On most days, you can find Associate Professor of Infectious Disease Ecology Ben Sadd and his students in their Felmley Hall of Science laboratory studying bumblebees.
“We look at how the environment influences infectious diseases of bumblebees,” said Sadd. “We also look at how bumblebees interact with their beneficial microbes, particularly within their guts.”
The Sadd Lab may focus on bumblebees, but the researchers’ findings can be applied to better understand human health.
“We are mainly interested in understanding the causes and consequences of variation in infectious disease,” said Sadd. “We use insects as model systems to do that.”
The lab is part of the School of Biological Sciences, and the research is funded by the National Institutes of Health (NIH), National Science Foundation (NSF), and the U.S. Department of Agriculture (USDA).
“This is research that is federally funded and presented in international journals,” said Sadd. “This puts both ISU and our students involved in the research on the international stage.”
Abe Martinez and Earon Grinage, both molecular and cellular biology majors, have applied the experience they’ve gained researching in the Sadd Lab to pursue prominent research opportunities off campus.
Last summer, Grinage was one of 25 students selected from a pool of 1,000 applicants to attend a summer research program at the University of Maryland School of Public Health. During the NIH-funded program, Grinage worked in a human performance biopsychology lab where he explored how cognitive function affects motor performance.
“I learned a lot about how thinking affects performance,” said Grinage. The research, focused on therapeutic recreation, offered Grinage some hands-on experience related to his future career in sports medicine.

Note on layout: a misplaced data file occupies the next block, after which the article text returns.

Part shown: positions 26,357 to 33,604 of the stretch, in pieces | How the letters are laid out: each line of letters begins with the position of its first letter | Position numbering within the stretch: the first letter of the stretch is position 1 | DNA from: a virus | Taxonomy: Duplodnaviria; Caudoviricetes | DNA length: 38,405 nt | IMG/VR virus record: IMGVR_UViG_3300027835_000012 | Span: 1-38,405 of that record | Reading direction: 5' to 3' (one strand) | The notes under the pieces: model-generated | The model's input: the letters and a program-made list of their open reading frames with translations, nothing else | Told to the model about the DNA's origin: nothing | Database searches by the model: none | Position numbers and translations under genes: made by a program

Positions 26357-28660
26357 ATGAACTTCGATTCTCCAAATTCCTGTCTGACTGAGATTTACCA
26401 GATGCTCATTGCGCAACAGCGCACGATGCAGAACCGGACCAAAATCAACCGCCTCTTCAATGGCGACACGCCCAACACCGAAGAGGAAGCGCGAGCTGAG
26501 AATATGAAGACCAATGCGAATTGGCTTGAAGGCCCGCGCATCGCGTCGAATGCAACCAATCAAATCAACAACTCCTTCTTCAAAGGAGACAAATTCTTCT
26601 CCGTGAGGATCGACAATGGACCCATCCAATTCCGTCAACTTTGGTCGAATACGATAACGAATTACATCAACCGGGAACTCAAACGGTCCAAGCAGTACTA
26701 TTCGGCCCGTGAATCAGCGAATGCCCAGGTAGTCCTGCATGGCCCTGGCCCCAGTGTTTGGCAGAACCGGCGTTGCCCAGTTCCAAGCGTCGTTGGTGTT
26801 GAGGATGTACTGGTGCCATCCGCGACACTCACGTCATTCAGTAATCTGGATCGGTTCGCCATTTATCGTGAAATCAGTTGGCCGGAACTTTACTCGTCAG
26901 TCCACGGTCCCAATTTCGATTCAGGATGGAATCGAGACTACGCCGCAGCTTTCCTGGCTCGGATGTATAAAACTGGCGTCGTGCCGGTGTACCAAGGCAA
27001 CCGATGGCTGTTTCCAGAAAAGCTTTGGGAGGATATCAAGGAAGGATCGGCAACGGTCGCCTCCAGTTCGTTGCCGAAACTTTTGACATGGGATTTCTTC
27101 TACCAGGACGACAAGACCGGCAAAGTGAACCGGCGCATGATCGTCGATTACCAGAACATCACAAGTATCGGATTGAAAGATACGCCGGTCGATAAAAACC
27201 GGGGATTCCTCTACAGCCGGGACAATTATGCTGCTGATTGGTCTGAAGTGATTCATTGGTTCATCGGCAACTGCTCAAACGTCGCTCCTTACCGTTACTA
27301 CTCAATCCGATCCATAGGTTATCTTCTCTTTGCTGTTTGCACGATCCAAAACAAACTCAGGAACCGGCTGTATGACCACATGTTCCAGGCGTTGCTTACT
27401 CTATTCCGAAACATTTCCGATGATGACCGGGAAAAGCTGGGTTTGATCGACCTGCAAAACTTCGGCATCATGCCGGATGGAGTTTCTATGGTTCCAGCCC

Martinez spent last summer attending a Research Experience for Undergraduates (REU) program funded by the NSF at Colorado State University. The REU program focused on bioengineering.
“I learned not only different lab techniques but also gained confidence in researching,” said Martinez. “I learned how to ask questions; I learned how to interact with faculty and other graduate students.”
Additionally, Martinez has received a scholarship to attend and present at the Society for Advancing Chicanos/Native Americans in Science (SACNAS) National Diversity in STEM Conference being held October 31–November 2 in Hawaii. Martinez will be presenting work that he completed with Illinois State graduate student Kerrigan Tobin.
“I don’t see undergraduates simply as help who come in and do research for the sake of it,” said Sadd. “I see everyone in the group as part of an interactive team, and that’s very important to me.”
Martinez remembers exactly what drew him to the Sadd Lab. “It seemed like he had created this team that works so well together,” said Martinez. “It seemed like a group that was really diverse and really well put together.”
Sadd and his students take pride in their diverse research group. Martinez is from Des Plaines, while Grinage arrived at Illinois State from Belize City, Belize.
“Belize is a very community-based environment and a cultural melting pot,” said Grinage. “I feel like that has helped me a lot in the research setting.
“(Sadd) really likes working with a diverse group of students, and I feel like that’s added to our lab dynamic. That’s really what helps us succeed.”
As seniors, Martinez and Grinage are both preparing for life after graduation and plan to attend graduate school. “Honestly, I just want to be a great representation of Belizeans,” said Grinage. “I want to represent all minority students in STEM.”